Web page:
For a bit of quiet away from it all, head to culturally significant Syros. The capital, Ermoupolis, exudes the romance of a bygone era among its doughy-toned neoclassical houses, narrow streets and squares dotted with cafes, but don’t miss the famous casino if you’re feeling lucky. With several beautiful beaches, the protected cove of Galissas is a must-see. Beautifully laid-back Serifos is a yachting paradise packed with endless charm, thanks to sheltered bays and stretches of beach. Head up the hillside to stroll through Chora main and enjoy stunning panoramic views at the top while enjoying a Tsipouro at an outdoor cafe.


Popular for its chic boutiques, chic beach clubs and buzzing nightlife, Mykonos’ whitewashed paradise has a picturesque edge. Visitors can enjoy sheltered anchorages, picturesque bays and some fantastic beaches. Whimsical Little Venice enchants with its hanging medieval buildings, while the maze of narrow streets of elegant Mykonos Town exudes charm. Whether you’re looking for a laid-back retreat or a cosmopolitan vibe, countless beaches provide the required frame of mind; as you head inland, the leafy slopes are dotted with quaint villages. Nightly entertainment caters to all tastes, with large beach clubs, champagne bars and cabaret shows keeping the action going until dawn.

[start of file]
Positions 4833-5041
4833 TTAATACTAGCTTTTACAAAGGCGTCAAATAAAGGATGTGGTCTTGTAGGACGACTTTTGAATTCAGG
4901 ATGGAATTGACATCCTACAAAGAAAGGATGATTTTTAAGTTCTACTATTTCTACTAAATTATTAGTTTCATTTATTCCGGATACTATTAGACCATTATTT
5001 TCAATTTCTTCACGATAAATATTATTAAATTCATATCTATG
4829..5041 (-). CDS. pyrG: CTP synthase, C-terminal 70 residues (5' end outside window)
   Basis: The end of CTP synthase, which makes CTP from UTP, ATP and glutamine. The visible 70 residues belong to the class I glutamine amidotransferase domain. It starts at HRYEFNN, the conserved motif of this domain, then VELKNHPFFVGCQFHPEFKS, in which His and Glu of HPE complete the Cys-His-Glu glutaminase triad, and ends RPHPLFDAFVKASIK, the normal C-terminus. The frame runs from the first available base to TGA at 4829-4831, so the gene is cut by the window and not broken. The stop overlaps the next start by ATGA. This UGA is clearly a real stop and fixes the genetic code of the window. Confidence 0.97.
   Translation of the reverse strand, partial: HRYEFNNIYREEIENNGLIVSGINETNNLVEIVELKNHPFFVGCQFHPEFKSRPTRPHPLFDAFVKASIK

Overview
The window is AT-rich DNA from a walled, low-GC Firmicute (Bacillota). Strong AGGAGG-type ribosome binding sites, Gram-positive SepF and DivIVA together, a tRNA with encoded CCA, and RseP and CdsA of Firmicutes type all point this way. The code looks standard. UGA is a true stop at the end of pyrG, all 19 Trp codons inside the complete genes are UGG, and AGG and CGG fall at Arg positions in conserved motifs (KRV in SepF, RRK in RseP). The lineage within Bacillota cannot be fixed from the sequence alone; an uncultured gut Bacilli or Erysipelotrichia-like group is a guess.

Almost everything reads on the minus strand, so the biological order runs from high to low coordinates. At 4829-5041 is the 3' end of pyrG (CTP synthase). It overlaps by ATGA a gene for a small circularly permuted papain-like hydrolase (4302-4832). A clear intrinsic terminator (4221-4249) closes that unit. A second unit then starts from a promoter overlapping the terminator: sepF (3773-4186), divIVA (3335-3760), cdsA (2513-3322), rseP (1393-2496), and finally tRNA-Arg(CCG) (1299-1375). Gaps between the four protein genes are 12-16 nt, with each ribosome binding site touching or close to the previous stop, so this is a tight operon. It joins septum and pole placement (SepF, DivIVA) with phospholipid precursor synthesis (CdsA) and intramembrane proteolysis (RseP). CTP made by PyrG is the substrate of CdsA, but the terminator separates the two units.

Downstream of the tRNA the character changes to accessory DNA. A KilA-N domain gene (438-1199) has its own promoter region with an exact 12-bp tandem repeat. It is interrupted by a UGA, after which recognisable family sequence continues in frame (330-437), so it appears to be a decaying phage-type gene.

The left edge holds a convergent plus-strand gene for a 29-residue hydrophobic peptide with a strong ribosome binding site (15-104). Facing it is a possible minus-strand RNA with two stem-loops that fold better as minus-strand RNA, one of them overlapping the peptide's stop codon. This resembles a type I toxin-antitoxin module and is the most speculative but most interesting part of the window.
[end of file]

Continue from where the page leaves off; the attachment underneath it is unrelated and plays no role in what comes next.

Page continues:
Stops and Antistops

Sugar cube villages, ancient ruins and lively taverns nestled in the natural landscape make Paros a quintessential Greek island. Countless opportunities present themselves to anchor and snorkel in secluded crescent-shaped bays ringed by swaths of velvety sand, while water sports enthusiasts flock to Golden Beach. Ashore at Parikia, the maze of narrow whitewashed alleys is a big draw during the day: visit characteristic Lefkes to see handcrafted pottery, soak up exquisite countryside views, and soak up the heady fragrance of jasmine in the air.